The ranks of women CEOs got even smaller this year

The year feminism fought back
The year feminism fought back

Even fewer women will be leading America's largest companies into the new year.

2017 was off to an optimistic start for women in leadership positions: The Fortune 500 list included a record 32 women CEOs in June.

But at least six of those executives have since left or announced that they will leave their posts. Most of their successors are men.

And now, just 26 women -- or about 5% -- are CEOs of S&P 500 companies, according Catalyst, a group researching women and work. That list includes Meg Whitman, who will abandon her post as CEO of Hewlett Packard Enterprises next year.

And women are still far outnumbered by men in the board room. Catalyst found that just 21% of board seats at S&P 500 companies are held by women.

Related: The gender pay gap doesn't close - even at the very, very top

The number of female corporate leaders has generally been inching up over the past decade, albeit very slowly.

Melissa Williams, an associate professor at Emory's business school, noted that because the number of women executives is so low, it's hard to point to any meaningful change between 2016 and this year.

"We see year to year fluctuations that could be due to chance," she said. "The rates of change have stalled.... it's safe to say we have a long way to go."

Still, there's reason to hope for a better 2018.

Recent conversations around sexual harassment at work have "increased our consciousness about the importance of more gender-balanced leadership or organizations," noted Iris Bohnet, director of the Women and Public Policy Program at the Harvard Kennedy School.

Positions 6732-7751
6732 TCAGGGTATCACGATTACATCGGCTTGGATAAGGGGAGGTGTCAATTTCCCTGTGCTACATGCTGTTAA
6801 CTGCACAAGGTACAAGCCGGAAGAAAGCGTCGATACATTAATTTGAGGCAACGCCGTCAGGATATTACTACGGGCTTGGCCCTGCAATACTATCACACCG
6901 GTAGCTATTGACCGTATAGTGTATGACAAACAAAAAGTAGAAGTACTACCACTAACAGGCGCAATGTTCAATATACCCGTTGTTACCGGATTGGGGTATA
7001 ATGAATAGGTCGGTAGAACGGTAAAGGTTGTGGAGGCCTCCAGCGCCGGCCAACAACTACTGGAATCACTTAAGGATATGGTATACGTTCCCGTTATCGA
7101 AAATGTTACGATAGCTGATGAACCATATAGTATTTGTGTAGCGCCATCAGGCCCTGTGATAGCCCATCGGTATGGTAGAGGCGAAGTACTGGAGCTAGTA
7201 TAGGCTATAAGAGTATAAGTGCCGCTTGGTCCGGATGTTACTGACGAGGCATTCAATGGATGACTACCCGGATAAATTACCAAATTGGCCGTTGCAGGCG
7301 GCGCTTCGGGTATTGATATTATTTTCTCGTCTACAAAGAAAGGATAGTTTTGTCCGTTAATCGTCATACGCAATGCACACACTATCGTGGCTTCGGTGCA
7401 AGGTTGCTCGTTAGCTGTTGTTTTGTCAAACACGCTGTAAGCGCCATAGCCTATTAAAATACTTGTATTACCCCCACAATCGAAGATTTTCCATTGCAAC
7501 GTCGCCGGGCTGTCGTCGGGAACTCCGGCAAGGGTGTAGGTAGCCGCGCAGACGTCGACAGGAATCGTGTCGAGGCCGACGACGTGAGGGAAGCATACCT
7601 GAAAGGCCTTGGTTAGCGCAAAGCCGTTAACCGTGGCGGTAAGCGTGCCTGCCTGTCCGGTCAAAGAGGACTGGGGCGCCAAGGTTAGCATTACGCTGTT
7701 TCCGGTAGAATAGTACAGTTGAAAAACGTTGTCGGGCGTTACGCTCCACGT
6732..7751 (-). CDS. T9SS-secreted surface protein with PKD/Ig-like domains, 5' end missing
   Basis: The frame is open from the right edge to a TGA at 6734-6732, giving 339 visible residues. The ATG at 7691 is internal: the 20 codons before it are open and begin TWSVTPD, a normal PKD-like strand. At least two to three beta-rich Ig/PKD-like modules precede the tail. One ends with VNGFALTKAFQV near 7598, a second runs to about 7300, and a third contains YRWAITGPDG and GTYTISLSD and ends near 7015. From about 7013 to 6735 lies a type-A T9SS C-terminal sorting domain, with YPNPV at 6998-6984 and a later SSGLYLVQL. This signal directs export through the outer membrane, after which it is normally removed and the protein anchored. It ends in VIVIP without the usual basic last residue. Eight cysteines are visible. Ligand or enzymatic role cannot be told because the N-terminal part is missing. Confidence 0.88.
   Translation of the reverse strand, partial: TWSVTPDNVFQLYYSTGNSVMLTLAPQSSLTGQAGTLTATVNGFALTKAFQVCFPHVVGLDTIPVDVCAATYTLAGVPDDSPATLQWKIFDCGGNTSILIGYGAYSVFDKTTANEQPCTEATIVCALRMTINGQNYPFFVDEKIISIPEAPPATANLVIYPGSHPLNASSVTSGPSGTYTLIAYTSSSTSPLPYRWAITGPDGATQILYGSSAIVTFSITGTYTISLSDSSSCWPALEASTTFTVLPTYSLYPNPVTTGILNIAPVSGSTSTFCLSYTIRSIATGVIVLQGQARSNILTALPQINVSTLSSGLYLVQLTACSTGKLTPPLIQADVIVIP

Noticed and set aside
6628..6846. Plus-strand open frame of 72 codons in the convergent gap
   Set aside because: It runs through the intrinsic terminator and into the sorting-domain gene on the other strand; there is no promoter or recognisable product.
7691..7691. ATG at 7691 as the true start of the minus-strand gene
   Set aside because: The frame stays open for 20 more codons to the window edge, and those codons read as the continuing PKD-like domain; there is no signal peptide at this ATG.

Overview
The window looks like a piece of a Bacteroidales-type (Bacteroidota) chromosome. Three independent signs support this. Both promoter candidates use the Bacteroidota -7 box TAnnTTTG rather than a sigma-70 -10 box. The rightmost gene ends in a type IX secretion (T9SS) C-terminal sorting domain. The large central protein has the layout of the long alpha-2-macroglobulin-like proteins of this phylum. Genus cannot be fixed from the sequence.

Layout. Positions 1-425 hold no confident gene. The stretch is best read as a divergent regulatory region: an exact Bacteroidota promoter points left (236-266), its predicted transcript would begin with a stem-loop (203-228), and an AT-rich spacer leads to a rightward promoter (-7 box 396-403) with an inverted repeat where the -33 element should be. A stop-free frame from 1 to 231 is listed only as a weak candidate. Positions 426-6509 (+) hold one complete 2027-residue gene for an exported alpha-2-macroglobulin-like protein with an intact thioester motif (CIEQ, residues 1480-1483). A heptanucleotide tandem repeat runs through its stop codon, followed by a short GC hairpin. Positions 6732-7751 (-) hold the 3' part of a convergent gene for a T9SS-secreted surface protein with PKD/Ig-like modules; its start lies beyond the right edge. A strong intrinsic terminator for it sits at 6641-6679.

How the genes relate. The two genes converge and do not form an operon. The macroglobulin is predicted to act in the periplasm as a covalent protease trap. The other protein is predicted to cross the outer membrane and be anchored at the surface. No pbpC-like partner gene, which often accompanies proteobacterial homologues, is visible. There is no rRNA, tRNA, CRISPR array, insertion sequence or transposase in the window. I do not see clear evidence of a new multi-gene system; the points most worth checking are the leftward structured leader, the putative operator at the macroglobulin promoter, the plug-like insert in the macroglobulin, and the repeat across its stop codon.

Fortune 500 female CEOs: Growing in number, but still rare
Fortune 500 female CEOs: Growing in number, but still rare

Perhaps that means more women will run America's largest companies in the new year. For now, here's a look at some of the women who relinquished their executive positions in 2017.

Marissa Mayer, Yahoo

Mayer spent nearly five controversial years as CEO before she parted ways with Yahoo in 2017. Mayer left her position after Verizon bought Yahoo's core assets and merged them with AOL to create Oath. She walked away with an exit package worth close to $260 million.

AOL's Tim Armstrong, who is now CEO of Oath, recently said that he wants to fill at least half of Oath's leadership positions with women by 2020.

Meg Whitman, Hewlett Packard Enterprise

Whitman joined Hewlett Packard Enterprise about six years ago, and will officially step down from her role as CEO in February. HPE made the announcement in November -- just four months after Whitman said she had no intention of leaving her post.

Antonio Neri, now the president of HPE, will replace Whitman.

Irene Rosenfeld, Mondelez

Along with Whitman, Rosenfeld is one of the best-known female executives. She became CEO of Kraft in 2006, when the company owned Mondelez. She became CEO of Mondelez in 2012 after Kraft split in two. Rosenfeld stepped down from her post in November and was replaced by Dirk Van de Put, the president and CEO of the Canadian company McCain Foods.

Sheri McCoy, Avon

Just one day after Mondelez announced Rosenfeld's departure in August, Avon said McCoy will step down as CEO. McCoy joined the Avon team in 2012 after spending 30 years at Johnson & Johnson. The iconic cosmetics company is looking for McCoy's replacement.

Ilene Gordon, Ingredion

Gordon, who leads the food company Ingredion, will step down on January 1, 2018. She'll be replaced by James Zallie.

Kim Lubel, CST Brands

Kim Lubel left her post as CEO of CST Brands when Alimentation Couche-Tard acquired the company in June.

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